Six (un)orthodox methods for checking wind direction
Knowing the direction of the wind is critical to windsurfers and kiteboarders. There are many wind measurement methods; some of them are quite precise and accurate, some of them are just enough to sail away.
The wind compass is a simple and effective tool to know where the wind is blowing from. The information is given in letters (example: NE, SW), but the compass is usually divided into 360 degrees around the full circle. This will allow for more precise measurements.
Subtle changes in wind direction will have impacts on the way you sail. Although it not always possible to perfectly adjust to the right origin of the breeze, it is important to know different ways of checking wind direction wherever you are.
Onshore beach flags provide valuable information as they always shift with the wind. You can check them if you're at the beach, but you can also take a quick glance at them when sailing out in the water.
Hand pouring sand is another classic way of knowing where is the wind blowing from. It's quite easy; just let those grains tell you if it's offshore or side shore breeze.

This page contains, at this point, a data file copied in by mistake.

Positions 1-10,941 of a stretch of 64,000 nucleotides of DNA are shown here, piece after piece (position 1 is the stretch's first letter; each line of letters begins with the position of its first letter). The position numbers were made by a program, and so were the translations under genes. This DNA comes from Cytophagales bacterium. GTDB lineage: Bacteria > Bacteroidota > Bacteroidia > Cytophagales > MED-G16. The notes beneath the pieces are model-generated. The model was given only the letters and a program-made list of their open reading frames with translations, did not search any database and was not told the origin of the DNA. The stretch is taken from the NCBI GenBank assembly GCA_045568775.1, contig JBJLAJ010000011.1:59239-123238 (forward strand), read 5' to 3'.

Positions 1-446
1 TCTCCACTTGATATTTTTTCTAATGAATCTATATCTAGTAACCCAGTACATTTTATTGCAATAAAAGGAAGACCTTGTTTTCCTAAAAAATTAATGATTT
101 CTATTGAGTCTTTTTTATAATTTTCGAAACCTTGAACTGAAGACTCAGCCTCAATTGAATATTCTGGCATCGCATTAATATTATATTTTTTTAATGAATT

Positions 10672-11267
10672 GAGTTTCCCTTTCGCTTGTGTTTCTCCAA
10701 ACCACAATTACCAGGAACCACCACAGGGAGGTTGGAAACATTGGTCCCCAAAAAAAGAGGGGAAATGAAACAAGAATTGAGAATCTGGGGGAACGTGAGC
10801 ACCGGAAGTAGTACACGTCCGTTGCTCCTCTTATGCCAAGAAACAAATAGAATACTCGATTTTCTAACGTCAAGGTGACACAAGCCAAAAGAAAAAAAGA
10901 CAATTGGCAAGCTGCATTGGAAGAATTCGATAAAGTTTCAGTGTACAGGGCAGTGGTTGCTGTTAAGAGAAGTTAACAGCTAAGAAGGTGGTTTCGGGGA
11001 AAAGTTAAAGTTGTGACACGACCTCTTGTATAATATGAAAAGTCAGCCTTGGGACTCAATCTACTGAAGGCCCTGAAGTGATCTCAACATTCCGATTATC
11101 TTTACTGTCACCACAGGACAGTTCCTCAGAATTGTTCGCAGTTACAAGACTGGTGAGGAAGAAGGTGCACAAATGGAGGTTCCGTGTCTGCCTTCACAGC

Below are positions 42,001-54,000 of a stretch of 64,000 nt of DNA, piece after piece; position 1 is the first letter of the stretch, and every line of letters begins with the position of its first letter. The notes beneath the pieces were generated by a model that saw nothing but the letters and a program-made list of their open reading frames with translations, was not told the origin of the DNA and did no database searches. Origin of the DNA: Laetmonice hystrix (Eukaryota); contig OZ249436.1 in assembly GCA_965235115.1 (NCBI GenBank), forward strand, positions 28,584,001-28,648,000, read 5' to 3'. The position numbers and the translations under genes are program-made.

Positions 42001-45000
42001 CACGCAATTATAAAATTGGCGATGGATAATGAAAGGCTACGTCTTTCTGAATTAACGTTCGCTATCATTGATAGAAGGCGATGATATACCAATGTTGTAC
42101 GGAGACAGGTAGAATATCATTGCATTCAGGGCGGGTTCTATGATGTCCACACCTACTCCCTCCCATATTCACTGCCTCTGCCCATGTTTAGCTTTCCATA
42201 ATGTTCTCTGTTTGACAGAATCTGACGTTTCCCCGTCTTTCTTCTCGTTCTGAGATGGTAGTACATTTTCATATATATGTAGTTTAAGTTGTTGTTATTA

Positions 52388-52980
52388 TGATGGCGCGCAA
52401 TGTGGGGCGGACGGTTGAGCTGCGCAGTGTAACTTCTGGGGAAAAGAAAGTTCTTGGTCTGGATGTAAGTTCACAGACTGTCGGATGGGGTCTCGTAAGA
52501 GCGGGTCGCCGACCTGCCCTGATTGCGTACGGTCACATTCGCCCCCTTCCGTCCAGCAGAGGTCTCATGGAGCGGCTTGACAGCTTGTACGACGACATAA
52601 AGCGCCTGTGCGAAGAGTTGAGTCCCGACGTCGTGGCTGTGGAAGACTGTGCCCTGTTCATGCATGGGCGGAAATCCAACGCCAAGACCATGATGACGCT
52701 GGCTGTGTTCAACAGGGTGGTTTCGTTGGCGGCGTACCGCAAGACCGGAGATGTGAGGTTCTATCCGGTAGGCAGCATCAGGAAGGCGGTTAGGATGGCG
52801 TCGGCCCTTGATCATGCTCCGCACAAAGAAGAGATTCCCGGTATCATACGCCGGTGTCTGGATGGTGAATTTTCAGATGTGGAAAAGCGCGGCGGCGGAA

One of the most accurate methods is the wind vane. Although you might not find many weather vanes near sailing spots, today you can easily afford a similar product for your smartphone that works like a portable anemometer.
Windsocks are not often seen near lakes, beaches or rivers, but if you're driving to your favorite sailing spot, you might pass by one of these conical tubes down the highway. Remember that in this particular case, the wind direction is the opposite of the direction in which the windsock is pointing.
The wet-finger-in-the-wind test is one of the most inexact and erroneous ways of analyzing wind sources. The problem with the human wind meter is that it is clearly unreliable in very humid and very hot conditions.
Modern digital anemometers are the most accurate wind measurement method. These portable devices are sold with a broad range of options and functions such as air temperature, air pressure, and wind speed.
Do you know the Beaufort Wind Scale? Take a look at it. Knowledge is power.